Robert Reich on AFTERSHOCK

Video Title: Robert Reich on AFTERSHOCK





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Uploaded by Knopfdoubleday on Sep 20, 2010

A brilliant new reading of the economic crisis—and a plan for dealing with the challenge of its aftermath—by one of our most trenchant and informed experts.

When the nation’s economy foundered in 2008, blame was directed almost universally at Wall Street. But Robert B. Reich suggests a different reason for the meltdown, and for a perilous road ahead. He argues that the real problem is structural: it lies in the increasing concentration of income and wealth at the top, and in a middle class that has had to go deeply into debt to maintain a decent standard of living.

Persuasively and straightforwardly, Reich reveals how precarious our situation still is. The last time in American history when wealth was so highly concentrated at the top—indeed, when the top 1 percent of the population was paid 23 percent of the nation’s income—was in 1928, just before the Great Depression. Such a disparity leads to ever greater booms followed by ever deeper busts.

Reich’s thoughtful and detailed account of where we are headed over the next decades reveals the essential truth about our economy that is driving our politics and shaping our future. With keen insight, he shows us how the middle class lacks enough purchasing power to buy what the economy can produce and has adopted coping mechanisms that have a negative impact on their quality of life; how the rich use their increasing wealth to speculate; and how an angrier politics emerges as more Americans conclude that the game is rigged for the benefit of a few. Unless this trend is reversed, the Great Recession will only be repeated.

Reich’s assessment of what must be done to reverse course and ensure that prosperity is widely shared represents the path to a necessary and long-overdue transformation. Aftershock is a practical, humane, and much-needed blueprint for both restoring America’s economy and rebuilding our society.







Opening Credits:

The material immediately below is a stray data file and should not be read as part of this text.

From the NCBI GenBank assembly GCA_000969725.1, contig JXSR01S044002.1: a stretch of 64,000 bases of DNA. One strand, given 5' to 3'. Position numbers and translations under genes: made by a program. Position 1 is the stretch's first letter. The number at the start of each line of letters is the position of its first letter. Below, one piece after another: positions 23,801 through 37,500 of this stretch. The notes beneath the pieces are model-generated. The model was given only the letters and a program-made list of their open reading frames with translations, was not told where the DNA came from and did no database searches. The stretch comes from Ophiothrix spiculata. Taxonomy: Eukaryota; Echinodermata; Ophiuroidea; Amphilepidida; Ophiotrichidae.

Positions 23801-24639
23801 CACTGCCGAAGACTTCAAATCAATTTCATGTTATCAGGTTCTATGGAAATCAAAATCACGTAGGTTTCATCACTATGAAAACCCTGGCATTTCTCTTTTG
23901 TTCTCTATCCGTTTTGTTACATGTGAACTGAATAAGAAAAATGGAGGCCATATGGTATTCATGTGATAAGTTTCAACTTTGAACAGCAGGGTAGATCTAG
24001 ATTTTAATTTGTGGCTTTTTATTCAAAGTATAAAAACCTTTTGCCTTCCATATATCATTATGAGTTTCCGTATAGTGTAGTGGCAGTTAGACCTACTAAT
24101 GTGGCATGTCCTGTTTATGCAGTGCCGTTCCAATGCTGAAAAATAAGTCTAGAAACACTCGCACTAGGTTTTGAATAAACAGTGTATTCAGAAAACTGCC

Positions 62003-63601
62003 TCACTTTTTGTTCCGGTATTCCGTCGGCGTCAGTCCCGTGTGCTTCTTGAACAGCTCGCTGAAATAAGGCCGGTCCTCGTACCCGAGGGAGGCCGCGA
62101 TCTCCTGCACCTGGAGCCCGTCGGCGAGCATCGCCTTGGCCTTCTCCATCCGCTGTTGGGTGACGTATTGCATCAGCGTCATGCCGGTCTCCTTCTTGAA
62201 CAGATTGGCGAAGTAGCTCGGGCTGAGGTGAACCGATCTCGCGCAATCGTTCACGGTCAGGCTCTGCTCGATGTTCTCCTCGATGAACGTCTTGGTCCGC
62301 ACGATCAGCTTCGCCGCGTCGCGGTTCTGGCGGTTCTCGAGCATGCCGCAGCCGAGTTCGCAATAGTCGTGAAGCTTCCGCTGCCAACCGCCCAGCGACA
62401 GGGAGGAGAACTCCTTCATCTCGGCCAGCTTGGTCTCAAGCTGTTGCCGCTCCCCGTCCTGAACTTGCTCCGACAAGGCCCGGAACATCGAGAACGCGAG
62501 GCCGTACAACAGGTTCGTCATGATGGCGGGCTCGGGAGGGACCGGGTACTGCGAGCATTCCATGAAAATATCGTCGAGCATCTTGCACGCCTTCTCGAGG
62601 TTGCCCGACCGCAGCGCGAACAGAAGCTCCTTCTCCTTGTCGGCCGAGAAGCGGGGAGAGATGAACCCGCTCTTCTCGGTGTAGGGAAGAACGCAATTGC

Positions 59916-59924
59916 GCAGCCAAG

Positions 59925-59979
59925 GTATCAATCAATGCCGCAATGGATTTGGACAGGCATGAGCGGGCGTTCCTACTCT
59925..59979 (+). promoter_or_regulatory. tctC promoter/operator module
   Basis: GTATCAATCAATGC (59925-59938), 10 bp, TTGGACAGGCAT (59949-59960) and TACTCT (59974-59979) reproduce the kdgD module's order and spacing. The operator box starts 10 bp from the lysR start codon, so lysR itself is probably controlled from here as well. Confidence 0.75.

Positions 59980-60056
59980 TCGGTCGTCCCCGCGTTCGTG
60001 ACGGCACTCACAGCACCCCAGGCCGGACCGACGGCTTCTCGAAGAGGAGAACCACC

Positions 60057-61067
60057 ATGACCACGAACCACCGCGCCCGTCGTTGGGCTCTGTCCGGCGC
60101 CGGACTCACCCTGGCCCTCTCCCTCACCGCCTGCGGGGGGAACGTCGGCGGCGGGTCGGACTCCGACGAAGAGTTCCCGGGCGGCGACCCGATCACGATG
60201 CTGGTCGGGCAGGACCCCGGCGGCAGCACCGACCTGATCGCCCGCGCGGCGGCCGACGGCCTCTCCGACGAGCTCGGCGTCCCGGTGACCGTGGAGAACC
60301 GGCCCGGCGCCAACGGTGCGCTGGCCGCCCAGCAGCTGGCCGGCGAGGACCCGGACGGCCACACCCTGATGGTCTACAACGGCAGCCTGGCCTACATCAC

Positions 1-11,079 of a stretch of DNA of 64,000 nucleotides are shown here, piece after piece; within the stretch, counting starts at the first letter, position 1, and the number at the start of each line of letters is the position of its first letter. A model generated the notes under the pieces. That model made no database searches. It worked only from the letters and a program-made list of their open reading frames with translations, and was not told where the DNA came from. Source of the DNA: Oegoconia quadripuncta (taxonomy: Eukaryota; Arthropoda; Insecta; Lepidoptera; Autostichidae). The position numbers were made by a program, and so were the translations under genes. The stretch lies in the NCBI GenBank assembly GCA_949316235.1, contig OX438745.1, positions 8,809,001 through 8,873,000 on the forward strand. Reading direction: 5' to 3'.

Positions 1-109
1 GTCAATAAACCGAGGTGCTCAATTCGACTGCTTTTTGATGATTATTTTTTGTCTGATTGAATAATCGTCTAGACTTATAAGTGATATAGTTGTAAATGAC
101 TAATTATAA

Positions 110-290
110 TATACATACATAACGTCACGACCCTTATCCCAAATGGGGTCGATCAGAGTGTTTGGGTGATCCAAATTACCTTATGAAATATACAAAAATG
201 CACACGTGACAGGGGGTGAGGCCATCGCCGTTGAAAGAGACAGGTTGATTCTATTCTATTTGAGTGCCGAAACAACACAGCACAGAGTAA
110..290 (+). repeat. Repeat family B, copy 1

We have not seen this kind of an aftershock.  With regards to a recession since the Great Depression.


And it requires us to re-think what this economy is all about.  What’s happening now is not a typical cyclical phenomenon.


It’s structural.  There is something really fundamental going on.  And until we face that fundamental reality.


And until we understand the choice the choice in front of us.  Then we are going wobbling in this after shock for a very long time.


The structural problem we are dealing with is that.  Although the economy has been growing for the last 30 years.  Almost all of the gains of growth have gone to a small sliver people to the top.


I mean 30 years ago, ah the top 1% was taking home around 9% of total income.  And then more and more, the income got concentrated at the top.


To the point where like 2007.  The top 1% was taking home about 23 1/2% of total income.


And the problem is when you get that kind of lopsided distribution.


There is no way that the vast middle class has enough purchasing power.  To buy the goods and services the economy is capable of producing.


There are remarkable connections and parallels.  Between the Great Recession and the Great Depression.


Ah first of all if you look at the 2 peak years, with the top 1% of the population was taking home over 23% of total income.


When were they?  One was 1928 and of course we know what happened in 1929.  That was the Great Crash.


The other was 2007.  That we know what happened in 2008 and there after.


The choice has a practical matter.  And people would come to understand this.


It’s between either reform that expands the circle of prosperity and enables more and more Americans to partake the gains of economic growth.


Or a reactionary politics that turns us against each other, and against the rest of the world.

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